Obama's Inaugural Address: Don't Expect Specifics
He'll emphasize 'founding values,' get to agenda in State of the Union
By Kate Seamons,  Newser Staff
Posted Jan 21, 2013 7:20 AM CST
Updated Jan 21, 2013 7:57 AM CST
This Jan. 20, 2009 file photo shows President Barack Obama delivering his inaugural address on Capitol Hill in Washington.   (AP Photo/Jae C. Hong, File)
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(Newser) – President Obama will take to the mic at noon today to share his vision for the next four years with the country, and while guns, immigration, and other big issues loom, those tuning in should expect generalities rather than details. The AP spoke with aides who say there's no new policy in the speech, which is par for the course, a former speechwriter tells CBS. "An inaugural is a specific kind of speech. It's not a stump speech. It's not a partisan speech. It's not a policy speech." The result is akin to a "Hallmark card," quips a historian. "Filled with sentimental, feel-good, uplifting, patriotic language."

David Plouffe said yesterday on CNN that Obama's "detailed agenda and blueprint" will come in his Feb. 12 State of the Union address. "We view these speeches as a package," said Plouffe, per Politico. The words he and other insiders are bandying about? "It’s a hopeful speech," Valerie Jarrett told Real Clear Politics, one that emphasizes "those founding values and principles that have always guided our country so well."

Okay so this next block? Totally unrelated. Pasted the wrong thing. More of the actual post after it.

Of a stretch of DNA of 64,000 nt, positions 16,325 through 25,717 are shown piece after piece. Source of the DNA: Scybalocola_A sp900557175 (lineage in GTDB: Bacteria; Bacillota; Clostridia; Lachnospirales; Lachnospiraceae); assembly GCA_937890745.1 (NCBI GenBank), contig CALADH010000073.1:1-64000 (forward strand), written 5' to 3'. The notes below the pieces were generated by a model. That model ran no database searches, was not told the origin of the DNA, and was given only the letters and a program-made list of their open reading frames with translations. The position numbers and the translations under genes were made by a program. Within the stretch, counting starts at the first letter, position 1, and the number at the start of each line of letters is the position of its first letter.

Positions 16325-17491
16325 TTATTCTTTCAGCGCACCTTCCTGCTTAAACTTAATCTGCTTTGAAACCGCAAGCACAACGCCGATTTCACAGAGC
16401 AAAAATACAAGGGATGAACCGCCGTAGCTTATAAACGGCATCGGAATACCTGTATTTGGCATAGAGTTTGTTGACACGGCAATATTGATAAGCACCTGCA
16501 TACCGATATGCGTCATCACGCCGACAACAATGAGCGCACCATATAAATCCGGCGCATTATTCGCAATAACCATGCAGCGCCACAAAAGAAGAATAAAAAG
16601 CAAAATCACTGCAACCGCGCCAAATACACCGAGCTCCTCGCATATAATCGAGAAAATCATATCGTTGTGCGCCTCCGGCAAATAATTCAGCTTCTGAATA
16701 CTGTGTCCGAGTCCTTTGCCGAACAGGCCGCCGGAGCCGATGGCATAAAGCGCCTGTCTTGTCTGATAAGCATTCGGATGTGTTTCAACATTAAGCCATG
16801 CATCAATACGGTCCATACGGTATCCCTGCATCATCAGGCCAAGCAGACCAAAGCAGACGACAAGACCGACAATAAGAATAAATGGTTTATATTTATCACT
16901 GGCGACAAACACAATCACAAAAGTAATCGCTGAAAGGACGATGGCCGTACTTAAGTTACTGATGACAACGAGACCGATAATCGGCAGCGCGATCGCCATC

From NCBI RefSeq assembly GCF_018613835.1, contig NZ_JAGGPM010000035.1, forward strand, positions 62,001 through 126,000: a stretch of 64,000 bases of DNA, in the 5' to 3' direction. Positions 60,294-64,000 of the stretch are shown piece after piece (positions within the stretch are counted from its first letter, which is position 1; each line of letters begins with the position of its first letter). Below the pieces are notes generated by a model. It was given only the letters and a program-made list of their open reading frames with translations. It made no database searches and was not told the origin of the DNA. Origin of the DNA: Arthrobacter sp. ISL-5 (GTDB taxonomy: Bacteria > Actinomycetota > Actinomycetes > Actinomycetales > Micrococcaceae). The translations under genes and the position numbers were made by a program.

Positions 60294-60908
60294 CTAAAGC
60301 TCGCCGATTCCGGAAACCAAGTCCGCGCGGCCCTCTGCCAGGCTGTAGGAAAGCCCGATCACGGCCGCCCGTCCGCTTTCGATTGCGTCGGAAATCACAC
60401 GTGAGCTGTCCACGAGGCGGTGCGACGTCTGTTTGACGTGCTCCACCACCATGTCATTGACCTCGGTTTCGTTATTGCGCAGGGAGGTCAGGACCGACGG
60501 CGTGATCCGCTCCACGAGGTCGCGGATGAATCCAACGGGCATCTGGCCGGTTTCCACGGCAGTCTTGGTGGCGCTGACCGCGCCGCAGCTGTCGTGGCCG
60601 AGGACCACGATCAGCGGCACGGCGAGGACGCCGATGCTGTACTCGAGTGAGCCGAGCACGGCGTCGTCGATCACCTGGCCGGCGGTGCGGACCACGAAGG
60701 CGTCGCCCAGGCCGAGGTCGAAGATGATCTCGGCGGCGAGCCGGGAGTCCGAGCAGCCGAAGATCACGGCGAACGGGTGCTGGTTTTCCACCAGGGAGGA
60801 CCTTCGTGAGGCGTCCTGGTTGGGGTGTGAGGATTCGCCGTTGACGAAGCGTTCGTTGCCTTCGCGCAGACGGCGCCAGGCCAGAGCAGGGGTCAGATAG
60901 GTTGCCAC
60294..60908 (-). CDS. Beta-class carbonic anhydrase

• The other big story line of the speech: It's obviously Obama's second such address, and as author Ronald C. White Jr. writes for the New York Times, "second inaugurals have not fared well in American history." He argues that the only exception to the rule was Abraham Lincoln's March 5, 1865 speech ("With malice toward none, with charity for all..."), which succeeded because he broke three second-inaugural commonalities. He kept it to a slim 701 words (everyone from Jefferson to Clinton to George W. spoke longer during their second go-round); used "I" only once; and wasn't predictable (he didn't address expected topics like how the Confederacy should be treated post-defeat).
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